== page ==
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The birthplace of English's first ancestor language

Map showing the distribution of words across Europe for 'mother.' The Indo-European language family, stretching from Iceland to Sri Lanka, was first identified on the basis of systematic sound correspondences between similar words for specific meanings across the languages. Known as cognates, these similarities could not have plausibly occurred by chance and are taken to indicate that the languages have a common origin. 'Mother' shows similar forms across the whole family. By modeling the evolution of hundreds of such words through time, we can infer relationships between all the languages and trace back to the origin of the family.
[Image courtesy of Q.D. Atkinson]

The language you're reading right now, English, is one of the Indo-European languages. These languages make up one of the largest language families in the world and are spoken by people as far apart as Iceland and Sri Lanka.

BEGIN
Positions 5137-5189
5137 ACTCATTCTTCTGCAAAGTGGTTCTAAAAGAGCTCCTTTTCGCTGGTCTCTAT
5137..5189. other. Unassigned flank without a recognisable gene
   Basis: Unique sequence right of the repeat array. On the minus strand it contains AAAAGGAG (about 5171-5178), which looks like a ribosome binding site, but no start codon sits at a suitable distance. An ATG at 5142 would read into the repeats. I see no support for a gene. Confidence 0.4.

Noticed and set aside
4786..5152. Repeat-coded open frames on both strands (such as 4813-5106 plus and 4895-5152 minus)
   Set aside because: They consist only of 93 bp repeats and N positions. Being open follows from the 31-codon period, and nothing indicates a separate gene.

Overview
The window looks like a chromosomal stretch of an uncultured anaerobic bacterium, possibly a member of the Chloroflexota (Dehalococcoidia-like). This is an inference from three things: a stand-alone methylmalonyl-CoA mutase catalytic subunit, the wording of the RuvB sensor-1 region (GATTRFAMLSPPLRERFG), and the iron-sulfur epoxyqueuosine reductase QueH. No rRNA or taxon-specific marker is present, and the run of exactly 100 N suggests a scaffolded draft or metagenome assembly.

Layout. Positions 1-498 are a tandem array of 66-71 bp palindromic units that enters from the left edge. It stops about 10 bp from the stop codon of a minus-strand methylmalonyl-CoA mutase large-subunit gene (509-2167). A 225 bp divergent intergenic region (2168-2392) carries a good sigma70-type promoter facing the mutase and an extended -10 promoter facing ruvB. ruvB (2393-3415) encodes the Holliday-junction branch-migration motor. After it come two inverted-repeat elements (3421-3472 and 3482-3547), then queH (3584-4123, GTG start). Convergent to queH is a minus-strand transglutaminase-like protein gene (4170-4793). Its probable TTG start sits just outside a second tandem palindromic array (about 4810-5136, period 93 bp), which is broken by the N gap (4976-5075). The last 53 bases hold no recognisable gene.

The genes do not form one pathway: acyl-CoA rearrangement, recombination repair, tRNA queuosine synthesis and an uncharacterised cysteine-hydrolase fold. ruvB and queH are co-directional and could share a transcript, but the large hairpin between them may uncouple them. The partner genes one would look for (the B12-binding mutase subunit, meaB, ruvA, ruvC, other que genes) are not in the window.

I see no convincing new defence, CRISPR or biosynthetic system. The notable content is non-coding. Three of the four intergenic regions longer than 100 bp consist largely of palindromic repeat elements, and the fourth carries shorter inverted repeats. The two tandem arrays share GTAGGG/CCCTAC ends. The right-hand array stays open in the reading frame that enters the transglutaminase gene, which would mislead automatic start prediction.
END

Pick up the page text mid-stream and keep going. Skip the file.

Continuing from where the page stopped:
The Indo-European languages include English and other Germanic languages, Romance languages like French and Spanish, Slavic languages such as Russian and Polish, Indo-Iranian languages like Persian and Hindi, and also ancient language like Sanskrit and ancient Greek.

Today there are many Indo-European languages, but they have all evolved from a common ancestor.

A new study suggests that the first Indo-European language emerged Anatolia, in what is now Turkey, about 8,000 to 9,5000 thousand years ago. This is around the same time that agriculture began to spread through the world, so people may have adopted both types of information together.

Remco Bouckaert at the University of Auckland in New Zealand and colleagues adapted a method used by evolutionary biologists to figure out how species are related in a family tree based on similarities and differences in their DNA. Instead of comparing species, the authors compared Indo-European languages, and instead of DNA, they looked for word called "cognates," which are words that have a common origin, such as "mother," "mutter" and "madre."

The authors used this language family tree, together with information about the present-day locations of the languages in their study, to infer the location and age of the Indo-European languages' origins. The study appears in the 24 August issue of the journal Science.